AMD Am2900

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Am2900 is a family of integrated circuits (ICs) created in 1975 by Advanced Micro Devices (AMD). They were constructed with bipolar devices, in a bit-slice topology, and were designed to be used as modular components each representing a different aspect of a computer control unit (CCU). By using a bit slicing technique, Am2900 family was able to implement a CCU with data, addresses, and instructions to be any multiple of 4-bits by multiplying the number of ICs. One major problem with this modular technique was it required a larger amount of ICs to implement what could be done on a single CPU IC. The Am2901 chip was the arithmetic-logic unit (ALU), and the "core" of the series. It could count using 4 bits and implement binary operations as well as various bit-shifting operations.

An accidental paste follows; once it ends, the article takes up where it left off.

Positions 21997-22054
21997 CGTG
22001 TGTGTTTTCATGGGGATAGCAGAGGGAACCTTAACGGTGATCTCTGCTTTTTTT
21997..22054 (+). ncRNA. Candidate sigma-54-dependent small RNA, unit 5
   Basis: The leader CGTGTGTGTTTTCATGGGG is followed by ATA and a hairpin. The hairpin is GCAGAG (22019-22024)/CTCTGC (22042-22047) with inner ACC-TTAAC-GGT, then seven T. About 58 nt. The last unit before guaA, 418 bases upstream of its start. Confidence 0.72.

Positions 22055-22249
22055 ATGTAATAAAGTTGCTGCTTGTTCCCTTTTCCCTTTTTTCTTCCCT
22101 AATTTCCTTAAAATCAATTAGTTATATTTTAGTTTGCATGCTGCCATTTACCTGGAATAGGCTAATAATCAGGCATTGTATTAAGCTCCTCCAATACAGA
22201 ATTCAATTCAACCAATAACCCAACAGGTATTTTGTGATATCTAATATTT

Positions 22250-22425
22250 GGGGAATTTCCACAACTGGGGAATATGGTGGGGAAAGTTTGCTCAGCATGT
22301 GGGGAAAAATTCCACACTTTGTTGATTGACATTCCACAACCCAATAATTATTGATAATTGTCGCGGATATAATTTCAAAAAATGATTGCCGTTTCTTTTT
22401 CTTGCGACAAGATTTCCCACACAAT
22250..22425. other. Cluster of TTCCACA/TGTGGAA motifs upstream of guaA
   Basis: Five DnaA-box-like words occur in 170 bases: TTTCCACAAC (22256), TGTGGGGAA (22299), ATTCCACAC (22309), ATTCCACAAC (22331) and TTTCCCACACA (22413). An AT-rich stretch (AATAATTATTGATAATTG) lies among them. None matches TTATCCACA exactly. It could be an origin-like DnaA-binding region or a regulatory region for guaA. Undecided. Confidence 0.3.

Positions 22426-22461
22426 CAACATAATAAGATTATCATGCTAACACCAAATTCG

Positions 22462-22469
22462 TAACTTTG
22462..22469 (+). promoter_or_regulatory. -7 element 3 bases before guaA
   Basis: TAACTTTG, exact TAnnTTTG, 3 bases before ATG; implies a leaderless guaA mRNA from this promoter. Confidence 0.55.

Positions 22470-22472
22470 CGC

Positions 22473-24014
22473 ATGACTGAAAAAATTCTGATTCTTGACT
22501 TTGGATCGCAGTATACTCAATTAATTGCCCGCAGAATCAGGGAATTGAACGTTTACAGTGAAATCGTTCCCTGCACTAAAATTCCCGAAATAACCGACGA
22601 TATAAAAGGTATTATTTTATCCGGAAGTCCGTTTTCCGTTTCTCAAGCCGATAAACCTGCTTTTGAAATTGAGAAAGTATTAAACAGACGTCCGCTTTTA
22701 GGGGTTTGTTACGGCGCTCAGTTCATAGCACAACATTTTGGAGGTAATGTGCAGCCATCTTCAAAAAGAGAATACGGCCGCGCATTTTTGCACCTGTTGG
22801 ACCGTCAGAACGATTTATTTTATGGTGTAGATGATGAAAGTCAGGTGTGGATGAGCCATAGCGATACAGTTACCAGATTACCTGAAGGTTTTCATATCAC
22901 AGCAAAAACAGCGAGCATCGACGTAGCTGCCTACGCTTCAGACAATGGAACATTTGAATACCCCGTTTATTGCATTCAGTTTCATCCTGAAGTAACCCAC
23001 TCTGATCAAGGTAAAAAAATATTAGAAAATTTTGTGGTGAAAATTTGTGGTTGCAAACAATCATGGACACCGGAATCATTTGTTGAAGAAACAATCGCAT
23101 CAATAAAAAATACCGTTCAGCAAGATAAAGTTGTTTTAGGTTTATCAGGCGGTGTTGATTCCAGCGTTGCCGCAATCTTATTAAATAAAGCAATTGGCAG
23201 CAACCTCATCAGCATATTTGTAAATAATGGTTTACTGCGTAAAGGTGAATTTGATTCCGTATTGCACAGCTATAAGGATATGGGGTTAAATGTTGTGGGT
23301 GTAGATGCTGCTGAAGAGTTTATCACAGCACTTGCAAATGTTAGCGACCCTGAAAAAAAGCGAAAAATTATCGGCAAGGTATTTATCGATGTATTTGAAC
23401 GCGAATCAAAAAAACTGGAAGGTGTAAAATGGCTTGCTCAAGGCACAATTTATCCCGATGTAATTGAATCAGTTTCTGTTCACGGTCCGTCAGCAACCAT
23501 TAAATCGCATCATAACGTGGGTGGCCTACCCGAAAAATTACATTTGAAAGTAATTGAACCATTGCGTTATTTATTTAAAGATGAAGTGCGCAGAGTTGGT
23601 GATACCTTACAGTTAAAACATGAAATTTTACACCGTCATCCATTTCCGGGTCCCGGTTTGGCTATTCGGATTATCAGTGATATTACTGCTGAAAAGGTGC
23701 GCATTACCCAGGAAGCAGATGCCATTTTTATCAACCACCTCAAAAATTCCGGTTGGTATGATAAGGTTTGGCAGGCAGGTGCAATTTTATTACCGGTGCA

Computers made with Am2900-family chips

There are probably many more, but here are some known machines using these parts:

  • Data General Nova 4, which obtained 16-bit word width using four Am2901 ALU in parallel; one of the boards had 15 Am2901 ALUs on it.
  • Digital Equipment Corporation (DEC) PDP-11/34 and 11/44 floating-point options (FP11-A and FP11-F, respectively)
  • The Xerox Dandelion, the machine used in the Xerox Star and Xerox 1108 Lisp machine
  • Several models of the GEC 4000 series minicomputers: 4060, 4150, 4160 (four Am2901 each, 16-bit ALU), and 4090 and all 418x and 419x systems......
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